Skip to Primary Navigation Skip to Primary Content Skip to Footer Navigation

Climate Change Goes to Court

By:
Edward A. Reid Jr.
Posted On:
Feb 6, 2018  at  at 6:35 AM
Category
Climate Change

Several lawsuits filed by California cities and counties and a similar lawsuit filed by New York City against major oil companies seek billions for current and potential future damages resulting from climate change caused by CO2 emissions from their products. Another lawsuit, filed by a group of children against the US federal government, claims that “government's actions and failures to act have caused climate change, thus violating the youngest generation's constitutional rights to life, liberty and property, and have failed to protect essential public trust resources.”

The California and NYC lawsuits focus primarily on sea level rise caused by climate change. However, sea level has been rising, at a relatively constant rate, since before human emissions of CO2 are believed to have begun having an impact on climate. While changes in sea level are measurable, there is no scientific method to measure any incremental contribution of increased atmospheric CO2 concentrations to natural sea level rise in the period following the trough of the Little Ice Age. Therefore, there is no scientific basis on which to allocate some percentage of current and possible future adverse impacts of continued sea level rise to anthropogenic climate change.

The children’s lawsuit against the government is broader in scope, but probably less defensible scientifically. There is no documented evidence of loss of life or liberty in the US attributable to climate change. Sea level rise arguably results in a loss of property, but there is no scientific basis on which to attribute that loss of property to climate change resulting from government action or inaction.

There have been broad accusations in the media that climate change made the impacts of tropical storm Sandy and hurricanes Harvey, Irma and Maria greater than they would otherwise have been. However, none of these accusations are based on measured data. These storms, while unusual, were not unprecedented. The storms were not as unusual as the twelve-year hiatus in major hurricane landfalls which preceded them. Recent analysis of global weather-related damages by Dr. Roger Pielke, Jr. demonstrates that global damages have declined as a percentage of global GDP since 1990, despite peaks in 2005 and 2017.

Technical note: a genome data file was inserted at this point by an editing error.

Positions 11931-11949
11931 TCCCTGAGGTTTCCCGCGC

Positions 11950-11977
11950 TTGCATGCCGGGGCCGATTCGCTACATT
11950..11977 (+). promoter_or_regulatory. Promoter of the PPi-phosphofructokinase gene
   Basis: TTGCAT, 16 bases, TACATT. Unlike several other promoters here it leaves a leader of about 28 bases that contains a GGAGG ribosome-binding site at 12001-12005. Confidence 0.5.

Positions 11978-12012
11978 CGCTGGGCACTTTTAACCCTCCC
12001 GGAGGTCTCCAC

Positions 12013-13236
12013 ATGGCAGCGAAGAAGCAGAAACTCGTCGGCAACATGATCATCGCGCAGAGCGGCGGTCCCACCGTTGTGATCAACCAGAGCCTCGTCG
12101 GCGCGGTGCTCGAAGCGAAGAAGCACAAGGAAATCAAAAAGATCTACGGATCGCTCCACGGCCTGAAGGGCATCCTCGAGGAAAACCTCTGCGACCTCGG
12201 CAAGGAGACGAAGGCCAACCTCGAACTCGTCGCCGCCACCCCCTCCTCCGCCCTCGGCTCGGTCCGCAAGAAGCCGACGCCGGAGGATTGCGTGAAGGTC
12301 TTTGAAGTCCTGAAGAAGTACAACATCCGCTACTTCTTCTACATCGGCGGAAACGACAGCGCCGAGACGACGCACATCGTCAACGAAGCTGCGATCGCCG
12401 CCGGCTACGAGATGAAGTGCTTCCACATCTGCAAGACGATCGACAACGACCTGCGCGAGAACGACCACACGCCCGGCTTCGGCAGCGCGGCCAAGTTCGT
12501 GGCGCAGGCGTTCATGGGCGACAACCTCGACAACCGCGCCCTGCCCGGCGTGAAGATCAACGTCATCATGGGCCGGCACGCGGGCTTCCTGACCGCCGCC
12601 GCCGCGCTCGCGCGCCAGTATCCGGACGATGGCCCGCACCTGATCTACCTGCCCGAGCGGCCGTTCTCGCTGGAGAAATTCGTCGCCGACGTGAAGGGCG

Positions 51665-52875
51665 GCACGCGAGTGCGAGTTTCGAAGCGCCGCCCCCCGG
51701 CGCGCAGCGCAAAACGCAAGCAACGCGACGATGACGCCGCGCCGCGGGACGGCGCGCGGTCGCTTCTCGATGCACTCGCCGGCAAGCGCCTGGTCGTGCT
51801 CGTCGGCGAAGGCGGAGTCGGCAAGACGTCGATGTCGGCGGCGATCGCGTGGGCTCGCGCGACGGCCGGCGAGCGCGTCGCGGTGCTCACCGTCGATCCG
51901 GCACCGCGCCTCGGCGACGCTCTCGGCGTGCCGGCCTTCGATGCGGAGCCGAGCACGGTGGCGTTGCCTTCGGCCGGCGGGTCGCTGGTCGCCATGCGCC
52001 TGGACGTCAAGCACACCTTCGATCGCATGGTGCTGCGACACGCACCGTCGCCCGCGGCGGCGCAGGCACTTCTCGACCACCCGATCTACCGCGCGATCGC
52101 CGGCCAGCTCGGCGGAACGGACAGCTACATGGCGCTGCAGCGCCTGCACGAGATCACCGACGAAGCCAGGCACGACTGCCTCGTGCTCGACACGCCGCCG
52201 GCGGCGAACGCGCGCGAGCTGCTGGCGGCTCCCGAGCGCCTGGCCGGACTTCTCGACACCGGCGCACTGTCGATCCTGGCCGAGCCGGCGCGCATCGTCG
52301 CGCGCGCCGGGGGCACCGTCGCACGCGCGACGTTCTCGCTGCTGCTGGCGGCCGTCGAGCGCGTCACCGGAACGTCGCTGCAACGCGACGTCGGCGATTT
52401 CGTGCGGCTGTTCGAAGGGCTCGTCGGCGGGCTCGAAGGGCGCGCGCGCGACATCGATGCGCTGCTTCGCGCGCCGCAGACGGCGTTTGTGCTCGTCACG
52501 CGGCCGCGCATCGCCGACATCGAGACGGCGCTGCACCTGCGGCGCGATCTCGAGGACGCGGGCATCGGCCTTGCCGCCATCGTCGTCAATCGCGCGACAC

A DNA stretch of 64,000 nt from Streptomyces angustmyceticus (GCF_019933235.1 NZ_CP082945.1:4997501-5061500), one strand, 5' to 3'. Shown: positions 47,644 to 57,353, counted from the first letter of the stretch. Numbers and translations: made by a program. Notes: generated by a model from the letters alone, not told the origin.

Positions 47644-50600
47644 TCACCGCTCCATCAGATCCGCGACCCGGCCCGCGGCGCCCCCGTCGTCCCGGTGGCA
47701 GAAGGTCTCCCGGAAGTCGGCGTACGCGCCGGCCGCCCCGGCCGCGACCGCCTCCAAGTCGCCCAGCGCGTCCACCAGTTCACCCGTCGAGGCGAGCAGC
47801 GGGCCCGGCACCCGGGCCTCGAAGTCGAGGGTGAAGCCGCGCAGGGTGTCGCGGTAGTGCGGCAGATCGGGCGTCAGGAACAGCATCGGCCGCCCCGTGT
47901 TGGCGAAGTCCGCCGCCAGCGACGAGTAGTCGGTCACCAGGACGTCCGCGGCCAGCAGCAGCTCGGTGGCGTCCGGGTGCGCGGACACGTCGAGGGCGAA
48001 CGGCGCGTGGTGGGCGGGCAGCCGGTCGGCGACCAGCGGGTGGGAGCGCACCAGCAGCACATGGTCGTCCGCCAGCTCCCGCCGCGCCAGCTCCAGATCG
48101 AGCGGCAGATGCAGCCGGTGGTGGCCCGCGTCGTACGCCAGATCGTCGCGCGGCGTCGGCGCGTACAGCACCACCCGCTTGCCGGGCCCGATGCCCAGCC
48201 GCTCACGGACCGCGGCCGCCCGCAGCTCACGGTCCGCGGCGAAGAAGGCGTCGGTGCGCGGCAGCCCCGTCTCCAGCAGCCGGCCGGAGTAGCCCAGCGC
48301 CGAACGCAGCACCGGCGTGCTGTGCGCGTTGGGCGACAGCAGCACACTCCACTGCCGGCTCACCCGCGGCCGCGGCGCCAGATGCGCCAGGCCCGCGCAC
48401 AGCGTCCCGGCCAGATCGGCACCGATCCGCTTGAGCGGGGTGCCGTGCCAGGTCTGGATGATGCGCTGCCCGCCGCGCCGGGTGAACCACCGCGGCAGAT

Proving responsibility for some fraction of current damages on anthropogenic climate change will be difficult, since it is not currently possible to measure any incremental impact. However, proving responsibility for potential future damages will be even more difficult, as well assigning some potential future costs to those damages.

Scenarios describing potential future climate change resulting from increased anthropogenic CO2 emissions are based on unverified climate models, which can hardly be considered to constitute evidence. The potential future financial impacts of those modeled scenarios are based on unverified assumptions applied to those scenarios produced by the unverified climate models, which can hardly be considered to constitute evidence.

We can expect some interesting discussions regarding the rules of evidence as these lawsuits proceed. These discussions will likely include whether “adjustment” of measured temperatures and measured sea level rise represents evidence tampering; and, whether “infilling” temperatures where no data exists represents manufacturing evidence.